dc.contributor.authorKraut, Rachel Elizabethen
dc.date.issued2016en
dc.publisherThe University of Arizona.en
dc.rightsCopyright © is held by the author. Digital access to this material is made possible by the University Libraries, University of Arizona. Further transmission, reproduction or presentation (such as public display or performance) of protected items is prohibited except with permission of the author.en
dc.description.releaseRelease 18-Jan-2018en
dc.description.abstractDecades of research have shed light on the nature of reading in our first language. There is substantial research about how we recognize words, the ways in which we process sentences, and the linguistic and non-linguistic factors which may affect those processes (e.g. Besner & Humphreys, 2009). This has led to more effective pedagogical techniques and methodologies in the teaching of L1 reading (Kamil et al., 2011). With the ever-increasing number of L2 English speakers in U.S. schools and universities, research in more recent has begun to investigate reading in L2. However, this field of inquiry is not nearly as robust as that of L1 reading. Much remains to be explored in terms of how L2 readers process words, sentences, and comprehend what they read (Grabe, 2012). The studies in this dissertation add to the growing body of literature detailing the processes of L2 reading and improvement in L2 reading skills. The first two studies will focus on a topic that has sparked lively discussion in the field over the last 10 years or so: the online processing of L2 morphologically complex words in visual word recognition. Article 3 discusses the effects of a pedagogical intervention and the ways in which it may influence the development of second language reading. Broadly, the studies in this dissertation will address the following research questions: (1) how do L2 readers process morphologically complex words? (2) Is there a connection between their knowledge of written morphology and their ability to use it during word recognition? (3) What is the role of L2 proficiency in these processes? (4) How does extensive reading influence the development of L2 reading skills? Many studies of L2 word processing have been conducted using offline methods. Accordingly, the studies in this dissertation seek to supplement what we know about L2 morphological processing and reading skills with the use of psycholinguistic tasks, namely, traditional masked priming, masked intervenor priming, and timed reading. Secondly, this collection of studies is among the few to explore the relationship between online processing and offline morphological awareness, thereby bridging the two fields of study. Thirdly, unlike most studies of online processing, the data from this dissertation will be discussed in terms of its implications for the teaching of L2 morphologically complex words and L2 reading skills. Thus, this dissertation may be of interest to those working in L2 psycholinguistics of word recognition and sentence processing as well as ESL practitioners.en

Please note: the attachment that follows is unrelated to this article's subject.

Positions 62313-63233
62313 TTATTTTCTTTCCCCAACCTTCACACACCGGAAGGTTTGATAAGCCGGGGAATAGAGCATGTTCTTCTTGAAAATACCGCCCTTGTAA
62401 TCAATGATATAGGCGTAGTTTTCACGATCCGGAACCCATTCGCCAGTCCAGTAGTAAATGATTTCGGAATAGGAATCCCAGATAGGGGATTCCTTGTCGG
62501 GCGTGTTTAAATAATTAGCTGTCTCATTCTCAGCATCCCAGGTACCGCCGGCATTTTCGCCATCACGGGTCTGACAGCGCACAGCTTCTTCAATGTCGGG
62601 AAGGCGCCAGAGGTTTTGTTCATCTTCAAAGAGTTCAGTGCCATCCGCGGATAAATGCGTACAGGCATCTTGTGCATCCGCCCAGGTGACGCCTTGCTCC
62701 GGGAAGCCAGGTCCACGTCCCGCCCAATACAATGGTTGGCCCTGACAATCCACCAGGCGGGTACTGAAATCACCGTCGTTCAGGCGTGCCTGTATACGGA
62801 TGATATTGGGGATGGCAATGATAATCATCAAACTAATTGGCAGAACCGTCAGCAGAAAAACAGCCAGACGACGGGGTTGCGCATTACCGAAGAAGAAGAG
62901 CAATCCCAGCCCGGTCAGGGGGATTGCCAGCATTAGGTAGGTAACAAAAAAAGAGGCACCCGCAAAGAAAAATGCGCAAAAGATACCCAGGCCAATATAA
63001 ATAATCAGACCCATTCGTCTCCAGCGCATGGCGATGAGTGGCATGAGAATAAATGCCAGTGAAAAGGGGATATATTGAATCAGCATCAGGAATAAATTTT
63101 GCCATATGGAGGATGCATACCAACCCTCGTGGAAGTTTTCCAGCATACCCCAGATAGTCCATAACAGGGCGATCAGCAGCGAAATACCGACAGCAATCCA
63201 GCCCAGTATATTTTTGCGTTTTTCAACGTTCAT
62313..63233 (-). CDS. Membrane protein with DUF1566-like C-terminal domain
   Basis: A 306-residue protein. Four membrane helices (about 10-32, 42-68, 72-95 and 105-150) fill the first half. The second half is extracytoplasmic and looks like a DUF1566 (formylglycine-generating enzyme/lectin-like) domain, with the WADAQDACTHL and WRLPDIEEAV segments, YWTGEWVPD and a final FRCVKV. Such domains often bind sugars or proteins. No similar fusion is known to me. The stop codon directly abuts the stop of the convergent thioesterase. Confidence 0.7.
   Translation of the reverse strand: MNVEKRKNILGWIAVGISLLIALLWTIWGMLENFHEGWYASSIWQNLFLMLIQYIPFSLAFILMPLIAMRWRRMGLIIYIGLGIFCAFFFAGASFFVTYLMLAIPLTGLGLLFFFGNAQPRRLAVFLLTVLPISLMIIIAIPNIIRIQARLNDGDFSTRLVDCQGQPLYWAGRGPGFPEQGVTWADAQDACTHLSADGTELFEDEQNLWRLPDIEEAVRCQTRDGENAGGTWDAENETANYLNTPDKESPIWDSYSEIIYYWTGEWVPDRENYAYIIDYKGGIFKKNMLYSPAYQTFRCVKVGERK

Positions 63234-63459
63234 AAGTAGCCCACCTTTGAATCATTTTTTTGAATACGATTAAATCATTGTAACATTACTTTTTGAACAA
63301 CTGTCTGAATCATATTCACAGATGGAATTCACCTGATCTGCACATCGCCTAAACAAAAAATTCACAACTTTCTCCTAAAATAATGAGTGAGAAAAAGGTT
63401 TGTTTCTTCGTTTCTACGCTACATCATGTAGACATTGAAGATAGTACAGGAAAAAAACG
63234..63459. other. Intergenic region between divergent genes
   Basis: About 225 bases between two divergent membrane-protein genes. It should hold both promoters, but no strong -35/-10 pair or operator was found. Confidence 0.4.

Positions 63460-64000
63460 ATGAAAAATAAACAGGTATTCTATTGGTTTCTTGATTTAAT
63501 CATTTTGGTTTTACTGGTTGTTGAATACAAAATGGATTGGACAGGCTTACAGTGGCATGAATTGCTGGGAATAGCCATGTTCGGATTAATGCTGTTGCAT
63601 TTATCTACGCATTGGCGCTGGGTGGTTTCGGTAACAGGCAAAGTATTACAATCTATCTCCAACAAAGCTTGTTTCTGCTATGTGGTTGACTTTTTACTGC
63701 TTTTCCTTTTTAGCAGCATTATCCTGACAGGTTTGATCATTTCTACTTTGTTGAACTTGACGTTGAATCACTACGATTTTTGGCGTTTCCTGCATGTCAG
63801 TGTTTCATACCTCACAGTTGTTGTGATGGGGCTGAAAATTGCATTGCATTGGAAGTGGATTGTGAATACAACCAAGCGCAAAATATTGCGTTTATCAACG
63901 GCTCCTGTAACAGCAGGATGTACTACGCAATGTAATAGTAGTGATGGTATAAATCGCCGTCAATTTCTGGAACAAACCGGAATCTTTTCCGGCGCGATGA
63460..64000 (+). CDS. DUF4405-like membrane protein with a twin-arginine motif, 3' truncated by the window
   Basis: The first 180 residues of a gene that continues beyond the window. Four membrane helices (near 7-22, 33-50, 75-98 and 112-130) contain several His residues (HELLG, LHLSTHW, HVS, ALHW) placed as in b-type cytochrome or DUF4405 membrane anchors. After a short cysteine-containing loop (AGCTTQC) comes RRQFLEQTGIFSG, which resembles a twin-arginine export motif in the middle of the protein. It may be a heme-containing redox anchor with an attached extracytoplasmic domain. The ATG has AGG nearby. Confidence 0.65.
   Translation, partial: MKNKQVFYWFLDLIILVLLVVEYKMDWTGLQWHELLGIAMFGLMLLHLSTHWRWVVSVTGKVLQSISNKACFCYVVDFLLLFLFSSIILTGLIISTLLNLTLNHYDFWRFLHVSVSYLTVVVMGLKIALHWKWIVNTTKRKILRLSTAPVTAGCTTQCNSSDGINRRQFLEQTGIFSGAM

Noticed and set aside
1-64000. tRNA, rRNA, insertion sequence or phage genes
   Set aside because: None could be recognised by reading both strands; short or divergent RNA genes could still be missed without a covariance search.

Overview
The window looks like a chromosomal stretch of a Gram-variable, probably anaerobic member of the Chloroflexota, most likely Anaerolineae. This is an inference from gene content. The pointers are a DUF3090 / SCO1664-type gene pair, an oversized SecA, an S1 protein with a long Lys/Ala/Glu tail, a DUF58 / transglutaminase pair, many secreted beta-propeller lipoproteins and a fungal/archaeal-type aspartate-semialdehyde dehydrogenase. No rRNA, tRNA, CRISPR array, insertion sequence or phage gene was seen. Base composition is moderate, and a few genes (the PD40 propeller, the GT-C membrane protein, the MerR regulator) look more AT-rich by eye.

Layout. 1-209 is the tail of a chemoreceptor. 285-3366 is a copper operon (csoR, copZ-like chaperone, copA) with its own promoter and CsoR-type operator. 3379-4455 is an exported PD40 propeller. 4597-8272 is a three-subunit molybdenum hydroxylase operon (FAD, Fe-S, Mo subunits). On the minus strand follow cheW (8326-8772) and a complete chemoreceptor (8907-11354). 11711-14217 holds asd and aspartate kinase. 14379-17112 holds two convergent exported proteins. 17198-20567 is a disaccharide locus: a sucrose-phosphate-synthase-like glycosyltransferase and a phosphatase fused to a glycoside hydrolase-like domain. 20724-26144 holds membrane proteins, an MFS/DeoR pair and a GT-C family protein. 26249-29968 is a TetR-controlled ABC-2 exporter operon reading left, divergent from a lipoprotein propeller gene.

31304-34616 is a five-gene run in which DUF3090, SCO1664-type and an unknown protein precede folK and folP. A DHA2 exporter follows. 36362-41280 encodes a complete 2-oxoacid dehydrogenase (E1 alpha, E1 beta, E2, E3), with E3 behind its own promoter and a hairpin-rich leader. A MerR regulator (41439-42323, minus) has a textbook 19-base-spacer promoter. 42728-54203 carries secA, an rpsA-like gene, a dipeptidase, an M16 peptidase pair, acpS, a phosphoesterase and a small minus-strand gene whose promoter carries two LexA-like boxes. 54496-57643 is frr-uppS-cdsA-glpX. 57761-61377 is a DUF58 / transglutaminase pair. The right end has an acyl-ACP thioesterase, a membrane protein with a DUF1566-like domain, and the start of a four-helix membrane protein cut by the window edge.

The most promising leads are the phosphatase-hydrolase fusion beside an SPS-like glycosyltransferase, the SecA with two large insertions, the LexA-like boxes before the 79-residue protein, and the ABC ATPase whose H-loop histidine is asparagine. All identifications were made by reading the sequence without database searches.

dc.typetexten
dc.typeElectronic Dissertationen
dc.subjectmental lexiconen
dc.subjectmorphologyen
dc.subjectreadingen
dc.subjectreading instructionen
dc.subjectword processingen
dc.subjectSecond Language Acquisition & Teachingen
dc.subjectESLen
thesis.degree.namePh.D.en
thesis.degree.leveldoctoralen
thesis.degree.disciplineGraduate Collegeen
thesis.degree.disciplineSecond Language Acquisition & Teachingen
thesis.degree.grantorUniversity of Arizonaen
dc.contributor.advisorForster, Kennethen
dc.contributor.advisorNicol, Janeten
dc.contributor.committeememberForster, Kennethen
dc.contributor.committeememberNicol, Janeten
dc.contributor.committeememberBever, Thomasen